The Earth Skills Correspondence Course is a ten block course that leads students through the skills of wilderness survival, in your own bioregion. It emphasizes the mastery of shelter, water, fire, camp skills, plants and trees, cooking, safety & hazards, attitude & philosophy and instructor training. Ricardo Sierra mentors the course through e-mail, this blog and a private Facebook Group, and students are self-guided. The course provides a wealth of skills and a powerful foundation from which to build and grow in any personal or wilderness study direction.
Get more information about this learning tool here: The Earth Skills Correspondence Course

Saturday, September 6, 2008

Time has come to work on your shelter for Fall!

The goldenrod is bright yellow, and chokecherries are ripe. The leaves are starting to dry and curl slightly, though they are mostly still green. The forest is preparing for fall.

Now is the time to make your plans for the fall and the winter, in working through your course curriculum. It is a good time to look over your goals, and set measurable, clear objectives that will help you move forward in your skills and your knowledge and experience. Clarity will bring results! Instead of saying "I really need to get out and work on my skills this fall-that's a goal of mine...." say "This fall, I will sleep in my shelter five times, and complete eight tree or plant journals." (Or whatever course work you are working on.)

You will be surprised at how different your approach will be just by changing your language. The bottom line is: You want to grow. You want to make a difference, and be a role model. You want to find healing and awakening in the immersion of nature. You want new skills.

Whatever your goal or mission, you have to focus on them, and not let your e-mail, or your blog (he he he!) or your favorite distraction get in the way.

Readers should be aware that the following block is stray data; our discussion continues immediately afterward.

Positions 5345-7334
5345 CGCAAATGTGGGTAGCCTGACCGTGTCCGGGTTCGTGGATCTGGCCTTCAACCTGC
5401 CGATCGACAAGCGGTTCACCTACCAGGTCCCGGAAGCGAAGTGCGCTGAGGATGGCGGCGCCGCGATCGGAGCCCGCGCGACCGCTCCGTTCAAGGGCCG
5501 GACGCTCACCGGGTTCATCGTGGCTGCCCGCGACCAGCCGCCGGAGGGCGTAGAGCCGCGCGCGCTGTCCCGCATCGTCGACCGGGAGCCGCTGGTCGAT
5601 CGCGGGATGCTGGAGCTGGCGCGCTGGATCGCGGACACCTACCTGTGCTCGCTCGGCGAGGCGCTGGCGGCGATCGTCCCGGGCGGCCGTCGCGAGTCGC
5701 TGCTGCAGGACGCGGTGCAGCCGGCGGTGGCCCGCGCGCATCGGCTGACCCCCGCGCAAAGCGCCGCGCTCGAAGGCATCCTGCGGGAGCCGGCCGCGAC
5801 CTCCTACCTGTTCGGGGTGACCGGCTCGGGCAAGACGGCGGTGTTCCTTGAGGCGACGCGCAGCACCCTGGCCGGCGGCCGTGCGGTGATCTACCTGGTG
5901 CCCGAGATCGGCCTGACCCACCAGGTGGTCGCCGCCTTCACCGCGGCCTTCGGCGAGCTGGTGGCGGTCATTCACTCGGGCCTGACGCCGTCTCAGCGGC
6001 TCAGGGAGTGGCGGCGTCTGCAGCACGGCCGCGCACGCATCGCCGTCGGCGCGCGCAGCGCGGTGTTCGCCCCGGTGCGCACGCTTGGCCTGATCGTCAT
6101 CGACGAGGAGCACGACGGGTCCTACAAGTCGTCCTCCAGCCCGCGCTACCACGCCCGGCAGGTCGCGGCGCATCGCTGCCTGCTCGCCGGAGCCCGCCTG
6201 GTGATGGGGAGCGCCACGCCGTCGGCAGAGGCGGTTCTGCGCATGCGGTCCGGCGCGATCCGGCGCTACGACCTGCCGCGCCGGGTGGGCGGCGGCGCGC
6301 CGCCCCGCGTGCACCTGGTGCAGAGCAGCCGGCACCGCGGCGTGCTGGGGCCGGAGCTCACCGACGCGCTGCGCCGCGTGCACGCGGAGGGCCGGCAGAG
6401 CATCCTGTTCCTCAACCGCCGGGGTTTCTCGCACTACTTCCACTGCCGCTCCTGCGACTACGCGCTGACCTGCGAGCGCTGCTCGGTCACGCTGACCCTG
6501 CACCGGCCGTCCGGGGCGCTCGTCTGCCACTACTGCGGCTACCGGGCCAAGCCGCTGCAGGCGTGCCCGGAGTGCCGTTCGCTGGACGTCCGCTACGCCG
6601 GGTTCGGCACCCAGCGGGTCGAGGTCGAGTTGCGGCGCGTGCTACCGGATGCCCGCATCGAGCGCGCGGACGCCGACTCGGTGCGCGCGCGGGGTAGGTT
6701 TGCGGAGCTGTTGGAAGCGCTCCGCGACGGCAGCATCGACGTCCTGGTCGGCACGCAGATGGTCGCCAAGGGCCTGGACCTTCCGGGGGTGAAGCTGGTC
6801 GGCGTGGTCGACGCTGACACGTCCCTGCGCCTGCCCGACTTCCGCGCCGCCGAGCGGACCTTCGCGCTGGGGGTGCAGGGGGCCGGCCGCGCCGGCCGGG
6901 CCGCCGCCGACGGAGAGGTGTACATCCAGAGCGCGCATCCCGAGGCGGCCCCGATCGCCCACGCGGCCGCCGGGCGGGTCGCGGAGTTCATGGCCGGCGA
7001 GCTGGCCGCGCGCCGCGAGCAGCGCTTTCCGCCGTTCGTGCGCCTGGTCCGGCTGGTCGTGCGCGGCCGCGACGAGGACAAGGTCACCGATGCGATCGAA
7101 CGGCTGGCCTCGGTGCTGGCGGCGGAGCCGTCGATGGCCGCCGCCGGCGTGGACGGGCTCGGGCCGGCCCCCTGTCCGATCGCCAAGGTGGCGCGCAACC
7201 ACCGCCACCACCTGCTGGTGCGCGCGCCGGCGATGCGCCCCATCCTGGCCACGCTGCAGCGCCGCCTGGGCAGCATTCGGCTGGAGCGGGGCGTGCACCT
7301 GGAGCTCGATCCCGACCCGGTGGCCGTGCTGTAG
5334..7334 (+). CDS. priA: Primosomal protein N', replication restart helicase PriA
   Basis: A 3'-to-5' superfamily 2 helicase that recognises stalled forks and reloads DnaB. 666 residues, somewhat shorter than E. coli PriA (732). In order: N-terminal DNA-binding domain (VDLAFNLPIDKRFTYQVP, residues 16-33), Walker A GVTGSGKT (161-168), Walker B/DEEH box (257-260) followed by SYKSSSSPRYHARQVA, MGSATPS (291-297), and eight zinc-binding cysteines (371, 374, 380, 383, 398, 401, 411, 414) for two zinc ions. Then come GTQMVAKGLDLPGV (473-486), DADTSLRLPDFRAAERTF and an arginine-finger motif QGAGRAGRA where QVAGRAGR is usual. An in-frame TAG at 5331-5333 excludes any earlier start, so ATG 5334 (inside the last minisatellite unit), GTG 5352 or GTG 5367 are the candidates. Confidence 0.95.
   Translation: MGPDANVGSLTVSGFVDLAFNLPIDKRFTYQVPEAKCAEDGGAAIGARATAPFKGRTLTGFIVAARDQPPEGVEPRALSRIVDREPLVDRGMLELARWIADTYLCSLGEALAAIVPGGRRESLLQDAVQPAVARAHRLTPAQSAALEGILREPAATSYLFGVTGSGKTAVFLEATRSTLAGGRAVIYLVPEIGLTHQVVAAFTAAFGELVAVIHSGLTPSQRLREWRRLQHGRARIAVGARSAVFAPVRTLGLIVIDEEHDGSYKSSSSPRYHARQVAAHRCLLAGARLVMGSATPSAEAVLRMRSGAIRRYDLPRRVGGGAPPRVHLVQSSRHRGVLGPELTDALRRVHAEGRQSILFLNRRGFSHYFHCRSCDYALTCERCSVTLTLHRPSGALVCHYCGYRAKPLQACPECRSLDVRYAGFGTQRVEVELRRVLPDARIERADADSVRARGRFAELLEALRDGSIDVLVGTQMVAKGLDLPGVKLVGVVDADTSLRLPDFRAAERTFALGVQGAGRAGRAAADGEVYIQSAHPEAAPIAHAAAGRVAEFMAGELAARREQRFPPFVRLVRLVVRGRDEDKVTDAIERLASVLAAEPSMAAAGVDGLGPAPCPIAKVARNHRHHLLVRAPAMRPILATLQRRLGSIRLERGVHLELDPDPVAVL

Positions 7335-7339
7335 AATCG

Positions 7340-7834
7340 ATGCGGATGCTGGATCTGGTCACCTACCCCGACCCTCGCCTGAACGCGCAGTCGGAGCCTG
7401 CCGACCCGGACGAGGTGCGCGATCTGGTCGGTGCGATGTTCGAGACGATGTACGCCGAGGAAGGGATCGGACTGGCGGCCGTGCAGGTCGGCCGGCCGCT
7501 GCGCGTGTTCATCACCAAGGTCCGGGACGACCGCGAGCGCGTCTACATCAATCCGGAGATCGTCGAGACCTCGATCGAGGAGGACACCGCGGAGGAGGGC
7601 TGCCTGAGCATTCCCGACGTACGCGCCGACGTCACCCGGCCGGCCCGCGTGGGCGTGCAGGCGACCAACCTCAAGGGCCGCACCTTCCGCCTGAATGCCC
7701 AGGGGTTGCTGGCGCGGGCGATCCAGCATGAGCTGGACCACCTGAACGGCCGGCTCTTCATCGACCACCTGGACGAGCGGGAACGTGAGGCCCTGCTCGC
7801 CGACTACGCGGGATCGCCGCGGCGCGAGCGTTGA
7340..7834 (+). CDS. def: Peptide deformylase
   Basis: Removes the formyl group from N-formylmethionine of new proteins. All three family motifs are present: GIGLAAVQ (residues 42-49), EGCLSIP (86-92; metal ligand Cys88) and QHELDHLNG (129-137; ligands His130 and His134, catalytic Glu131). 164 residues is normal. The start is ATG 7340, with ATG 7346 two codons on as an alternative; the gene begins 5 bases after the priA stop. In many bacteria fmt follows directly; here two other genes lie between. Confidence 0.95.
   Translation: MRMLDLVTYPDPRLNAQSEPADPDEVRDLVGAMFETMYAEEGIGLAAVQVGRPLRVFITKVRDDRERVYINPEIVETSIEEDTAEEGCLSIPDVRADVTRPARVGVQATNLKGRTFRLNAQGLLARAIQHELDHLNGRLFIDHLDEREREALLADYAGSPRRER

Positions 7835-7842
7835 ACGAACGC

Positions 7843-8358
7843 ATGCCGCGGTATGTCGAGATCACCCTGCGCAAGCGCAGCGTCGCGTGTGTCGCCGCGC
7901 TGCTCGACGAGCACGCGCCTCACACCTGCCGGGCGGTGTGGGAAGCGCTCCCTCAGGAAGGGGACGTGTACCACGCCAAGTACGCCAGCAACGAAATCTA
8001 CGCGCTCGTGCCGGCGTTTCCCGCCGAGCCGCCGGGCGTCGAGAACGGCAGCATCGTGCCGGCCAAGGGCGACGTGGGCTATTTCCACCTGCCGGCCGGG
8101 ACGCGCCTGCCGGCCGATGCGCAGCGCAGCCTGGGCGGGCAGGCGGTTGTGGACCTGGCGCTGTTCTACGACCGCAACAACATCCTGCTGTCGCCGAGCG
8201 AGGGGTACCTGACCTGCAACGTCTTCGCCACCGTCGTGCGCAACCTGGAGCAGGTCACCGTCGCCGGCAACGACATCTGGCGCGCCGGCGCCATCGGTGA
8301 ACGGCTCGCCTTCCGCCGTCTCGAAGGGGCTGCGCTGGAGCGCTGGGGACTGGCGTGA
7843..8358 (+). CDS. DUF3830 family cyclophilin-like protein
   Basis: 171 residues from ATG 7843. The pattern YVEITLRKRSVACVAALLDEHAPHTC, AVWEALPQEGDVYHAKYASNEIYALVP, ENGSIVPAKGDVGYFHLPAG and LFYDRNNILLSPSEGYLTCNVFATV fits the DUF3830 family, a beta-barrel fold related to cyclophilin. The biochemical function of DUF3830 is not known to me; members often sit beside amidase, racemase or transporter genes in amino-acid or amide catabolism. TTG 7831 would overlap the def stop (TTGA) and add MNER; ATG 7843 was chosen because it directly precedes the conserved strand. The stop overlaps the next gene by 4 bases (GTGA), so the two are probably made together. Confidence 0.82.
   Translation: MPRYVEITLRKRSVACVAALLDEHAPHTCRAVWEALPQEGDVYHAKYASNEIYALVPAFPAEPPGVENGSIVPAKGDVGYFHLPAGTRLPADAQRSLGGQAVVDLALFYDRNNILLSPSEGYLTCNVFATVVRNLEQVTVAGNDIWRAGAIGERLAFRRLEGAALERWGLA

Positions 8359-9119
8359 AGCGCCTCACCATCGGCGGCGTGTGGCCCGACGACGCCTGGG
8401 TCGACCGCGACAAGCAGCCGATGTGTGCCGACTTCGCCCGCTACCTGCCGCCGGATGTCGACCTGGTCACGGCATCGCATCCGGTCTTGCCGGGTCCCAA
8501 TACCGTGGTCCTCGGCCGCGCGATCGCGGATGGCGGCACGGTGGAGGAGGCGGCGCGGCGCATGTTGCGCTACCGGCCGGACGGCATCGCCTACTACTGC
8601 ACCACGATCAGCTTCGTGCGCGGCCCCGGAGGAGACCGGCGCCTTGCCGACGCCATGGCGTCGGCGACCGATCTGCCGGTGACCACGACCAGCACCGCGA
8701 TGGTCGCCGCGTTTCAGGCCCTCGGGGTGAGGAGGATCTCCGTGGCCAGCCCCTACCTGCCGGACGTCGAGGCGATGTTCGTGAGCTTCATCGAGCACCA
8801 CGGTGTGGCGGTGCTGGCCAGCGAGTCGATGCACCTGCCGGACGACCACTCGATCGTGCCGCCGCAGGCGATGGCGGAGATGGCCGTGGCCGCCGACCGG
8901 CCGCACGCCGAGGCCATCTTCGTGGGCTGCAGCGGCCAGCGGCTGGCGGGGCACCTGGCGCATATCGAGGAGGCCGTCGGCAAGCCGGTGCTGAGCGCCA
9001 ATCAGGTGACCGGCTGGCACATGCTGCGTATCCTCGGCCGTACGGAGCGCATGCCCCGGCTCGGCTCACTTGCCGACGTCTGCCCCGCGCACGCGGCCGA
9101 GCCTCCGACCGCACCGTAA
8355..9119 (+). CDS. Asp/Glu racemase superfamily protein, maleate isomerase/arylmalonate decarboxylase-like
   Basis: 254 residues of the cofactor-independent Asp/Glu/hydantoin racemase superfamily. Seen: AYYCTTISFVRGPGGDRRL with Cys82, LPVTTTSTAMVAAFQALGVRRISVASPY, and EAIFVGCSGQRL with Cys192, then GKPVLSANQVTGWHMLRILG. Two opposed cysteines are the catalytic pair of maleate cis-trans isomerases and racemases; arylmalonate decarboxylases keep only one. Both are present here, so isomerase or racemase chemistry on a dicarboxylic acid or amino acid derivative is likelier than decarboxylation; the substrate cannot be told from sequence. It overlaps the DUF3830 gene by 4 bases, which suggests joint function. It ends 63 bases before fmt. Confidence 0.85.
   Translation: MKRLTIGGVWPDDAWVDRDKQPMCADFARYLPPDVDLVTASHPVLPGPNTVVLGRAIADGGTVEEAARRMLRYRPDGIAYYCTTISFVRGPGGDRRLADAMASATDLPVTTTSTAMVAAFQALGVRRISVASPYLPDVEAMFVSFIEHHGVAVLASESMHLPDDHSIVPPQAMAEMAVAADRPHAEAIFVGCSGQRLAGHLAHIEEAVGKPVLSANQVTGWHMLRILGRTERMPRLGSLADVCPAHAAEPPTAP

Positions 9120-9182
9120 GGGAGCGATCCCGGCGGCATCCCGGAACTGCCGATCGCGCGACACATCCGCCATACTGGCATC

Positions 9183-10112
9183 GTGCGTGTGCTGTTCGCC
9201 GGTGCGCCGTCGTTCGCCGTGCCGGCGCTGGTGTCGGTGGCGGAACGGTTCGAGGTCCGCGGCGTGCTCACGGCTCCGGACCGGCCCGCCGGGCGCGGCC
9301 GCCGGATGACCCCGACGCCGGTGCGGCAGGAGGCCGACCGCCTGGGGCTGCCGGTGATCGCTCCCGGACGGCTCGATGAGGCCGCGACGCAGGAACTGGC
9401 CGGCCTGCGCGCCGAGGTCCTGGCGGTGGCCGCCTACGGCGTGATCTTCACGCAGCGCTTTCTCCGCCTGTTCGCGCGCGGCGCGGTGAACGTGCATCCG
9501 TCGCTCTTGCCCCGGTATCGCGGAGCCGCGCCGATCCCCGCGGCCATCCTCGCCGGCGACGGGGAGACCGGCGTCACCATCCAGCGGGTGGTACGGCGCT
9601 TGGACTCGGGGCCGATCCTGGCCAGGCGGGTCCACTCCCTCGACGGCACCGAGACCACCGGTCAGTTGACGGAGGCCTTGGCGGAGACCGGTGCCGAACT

The first thing I try to do in preparing for the cold nights of fall and winter is to take note of where cattails, grasses and other insulation is growing in abundance. I pick a dry day and begin the gathering process, making sure to bind the materials loosely and let it dry fully before bundling it tightly for traveling.

I will also look at my firewood resources for the winter, to be sure I have enough to make my campfires for cooking. I build an awesome shelter awning, too, with a comfortable grass mat and backrest, so I can sit, warm and relaxed as I enjoy the evening and cook or work on crafts.

A reflector wall is a must, and if you can pick a warm day, go out and make some survival cement, a mixture of clay, dirt and grasses that, once dry, will seal up the openings in your log or rock wall. You can make your campfire ring awesome too, and you can get your camp fully ready for your campouts and adventures.

Doing these things will get you psyched to head out to the woods whenever you get the chance, because you will know you are going to a place where you will be comfortable, warm and have a positive experience. It really helps when you are working towards your goals!

You are still going to add leaves and materials to your shelter once the leaves actually fall, but getting ready now will get you in the mood for the days to come.

It is an awesome feeling to come out of your warm shelter to a world covered in frost, cold and damp, and have a nice bed of coals to coax into a fire, make a cup of tea and enjoy the way the sunlight turns the frost into trails of mist all around you. You will enjoy knowing that your slept warm and secure, despite the low temperatures, too!

Get ready to enjoy your fall and move into winter, with lots of skills and goals nicely tucked into your journal!